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Volume 83, Issue 6


Reproductive senescence in free-ranging North American elk Cervus elaphus Cervidae

Louis C. Bender
  • Corresponding author
  • Extension Animal Sciences and Natural Resources, New Mexico State University, P.O. Box 30003 MSC 3AE, Las Cruces, NM, USA
  • Email
  • Other articles by this author:
  • De Gruyter OnlineGoogle Scholar
/ Jessica R. Piasecke
  • Department of Fisheries and Wildlife, New Mexico State University, P.O. Box 30003 MSC 3001, Las Cruces, NM, USA
  • Other articles by this author:
  • De Gruyter OnlineGoogle Scholar
Published Online: 2019-03-07 | DOI: https://doi.org/10.1515/mammalia-2018-0076


Successful production of calves is necessary for growth of North American elk (Cervus elaphus Linnaeus 1758) populations, but few studies have evaluated age-related effects on both the conception and survival of a calf to weaning in multiple free-ranging populations. Conception and survival of calves to weaning were both affected by maternal age, with old (age 9 and older) females showing reproductive senescence as compared to prime-aged (ages 2–8) females despite achieving similar or greater size and condition. Reproductive senescence in our free-ranging populations ultimately resulted in old females weaning fewer calves (0.42 calves/female) than did prime-aged females (0.64 calves/female). Other factors, especially maternal size, also influenced conception and survival to weaning, and these interacted with age in a consistent manner, i.e. larger females or females in better condition were more likely to conceive and successfully wean calves within each age class. Female age structure receives less consideration in ungulate management than does male age structure, despite demonstrated impacts on population productivity of multiple species because of reproductive senescence. Because of the large proportion of individuals in senesced age classes in elk populations, low productivity in populations may simply reflect female age structure, rather than other frequently hypothesized factors.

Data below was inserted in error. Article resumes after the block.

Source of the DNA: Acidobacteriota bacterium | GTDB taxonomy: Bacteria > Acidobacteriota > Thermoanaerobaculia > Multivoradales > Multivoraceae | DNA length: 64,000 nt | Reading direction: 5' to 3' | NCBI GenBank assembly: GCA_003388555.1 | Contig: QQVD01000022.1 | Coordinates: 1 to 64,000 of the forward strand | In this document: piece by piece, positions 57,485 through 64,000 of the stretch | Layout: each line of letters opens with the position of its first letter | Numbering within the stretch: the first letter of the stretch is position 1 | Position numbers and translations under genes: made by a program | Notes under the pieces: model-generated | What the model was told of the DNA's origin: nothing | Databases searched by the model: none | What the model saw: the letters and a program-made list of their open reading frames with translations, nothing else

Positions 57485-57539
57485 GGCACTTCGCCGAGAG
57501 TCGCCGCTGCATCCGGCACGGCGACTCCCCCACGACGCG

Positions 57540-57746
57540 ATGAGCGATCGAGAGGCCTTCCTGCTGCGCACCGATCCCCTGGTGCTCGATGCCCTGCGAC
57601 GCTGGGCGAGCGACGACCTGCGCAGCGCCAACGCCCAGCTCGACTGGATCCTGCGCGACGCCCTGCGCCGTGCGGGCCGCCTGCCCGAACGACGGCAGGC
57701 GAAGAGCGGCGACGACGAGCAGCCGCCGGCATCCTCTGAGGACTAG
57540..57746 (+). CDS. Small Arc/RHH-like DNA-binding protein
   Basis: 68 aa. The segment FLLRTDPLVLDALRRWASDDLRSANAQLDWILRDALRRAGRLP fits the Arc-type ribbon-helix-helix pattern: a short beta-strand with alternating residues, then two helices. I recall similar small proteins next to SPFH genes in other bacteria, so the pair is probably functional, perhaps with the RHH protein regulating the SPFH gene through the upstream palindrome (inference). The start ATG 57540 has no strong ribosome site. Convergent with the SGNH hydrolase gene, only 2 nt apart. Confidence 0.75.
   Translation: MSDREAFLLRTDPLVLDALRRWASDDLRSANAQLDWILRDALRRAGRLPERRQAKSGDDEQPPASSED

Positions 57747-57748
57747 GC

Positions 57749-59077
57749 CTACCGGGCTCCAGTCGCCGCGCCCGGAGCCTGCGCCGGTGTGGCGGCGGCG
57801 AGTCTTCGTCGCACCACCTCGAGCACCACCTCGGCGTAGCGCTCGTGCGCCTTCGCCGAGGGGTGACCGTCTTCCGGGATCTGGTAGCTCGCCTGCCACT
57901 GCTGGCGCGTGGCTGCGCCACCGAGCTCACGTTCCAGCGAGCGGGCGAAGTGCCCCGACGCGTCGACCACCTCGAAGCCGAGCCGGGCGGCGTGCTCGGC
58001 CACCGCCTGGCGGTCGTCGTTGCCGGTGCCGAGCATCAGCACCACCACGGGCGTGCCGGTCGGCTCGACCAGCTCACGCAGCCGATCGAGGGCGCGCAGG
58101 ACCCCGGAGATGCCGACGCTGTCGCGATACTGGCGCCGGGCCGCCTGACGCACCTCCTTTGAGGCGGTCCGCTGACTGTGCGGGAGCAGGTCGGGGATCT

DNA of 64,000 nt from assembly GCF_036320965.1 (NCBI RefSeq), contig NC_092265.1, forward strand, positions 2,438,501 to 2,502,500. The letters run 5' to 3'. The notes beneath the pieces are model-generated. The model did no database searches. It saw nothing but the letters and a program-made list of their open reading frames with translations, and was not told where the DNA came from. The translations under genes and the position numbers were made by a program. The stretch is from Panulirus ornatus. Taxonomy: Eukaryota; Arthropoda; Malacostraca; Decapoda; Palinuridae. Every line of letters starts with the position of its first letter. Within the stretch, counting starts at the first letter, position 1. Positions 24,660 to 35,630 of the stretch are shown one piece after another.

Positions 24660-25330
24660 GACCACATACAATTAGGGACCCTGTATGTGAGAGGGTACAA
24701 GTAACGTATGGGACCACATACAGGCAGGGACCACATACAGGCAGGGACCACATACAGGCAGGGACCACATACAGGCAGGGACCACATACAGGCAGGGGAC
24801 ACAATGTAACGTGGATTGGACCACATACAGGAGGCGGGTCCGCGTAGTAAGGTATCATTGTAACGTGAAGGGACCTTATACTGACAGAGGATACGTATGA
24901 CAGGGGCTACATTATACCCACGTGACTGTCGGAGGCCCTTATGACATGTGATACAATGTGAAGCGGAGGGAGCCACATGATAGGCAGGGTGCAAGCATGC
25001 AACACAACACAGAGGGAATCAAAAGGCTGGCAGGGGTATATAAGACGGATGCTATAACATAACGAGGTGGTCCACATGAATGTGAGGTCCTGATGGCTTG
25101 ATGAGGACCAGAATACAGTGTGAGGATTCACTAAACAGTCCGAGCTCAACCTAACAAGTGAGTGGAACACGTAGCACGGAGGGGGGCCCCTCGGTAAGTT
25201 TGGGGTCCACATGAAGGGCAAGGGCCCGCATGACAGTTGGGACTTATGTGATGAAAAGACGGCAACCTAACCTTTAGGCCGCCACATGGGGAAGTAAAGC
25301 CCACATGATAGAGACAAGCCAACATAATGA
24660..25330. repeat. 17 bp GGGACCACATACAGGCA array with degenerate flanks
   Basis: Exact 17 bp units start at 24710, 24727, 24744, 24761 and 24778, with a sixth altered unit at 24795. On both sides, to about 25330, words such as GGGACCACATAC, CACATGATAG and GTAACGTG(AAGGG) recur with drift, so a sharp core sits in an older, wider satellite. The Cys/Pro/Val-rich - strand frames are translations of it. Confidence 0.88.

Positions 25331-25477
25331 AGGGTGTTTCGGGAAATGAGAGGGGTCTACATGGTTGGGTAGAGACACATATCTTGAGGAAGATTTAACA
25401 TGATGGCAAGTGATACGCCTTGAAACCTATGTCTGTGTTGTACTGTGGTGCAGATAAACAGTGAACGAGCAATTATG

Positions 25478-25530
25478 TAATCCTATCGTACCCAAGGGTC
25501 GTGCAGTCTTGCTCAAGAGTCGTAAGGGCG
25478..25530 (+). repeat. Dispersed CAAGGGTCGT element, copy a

Keywords: age; calf survival; Cervus elaphus; conception; elk; fecundity; reproduction; size


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About the article

Received: 2018-04-25

Accepted: 2019-01-15

Published Online: 2019-03-07

Published in Print: 2019-11-26

Citation Information: Mammalia, Volume 83, Issue 6, Pages 593–600, ISSN (Online) 1864-1547, ISSN (Print) 0025-1461, DOI: https://doi.org/10.1515/mammalia-2018-0076.

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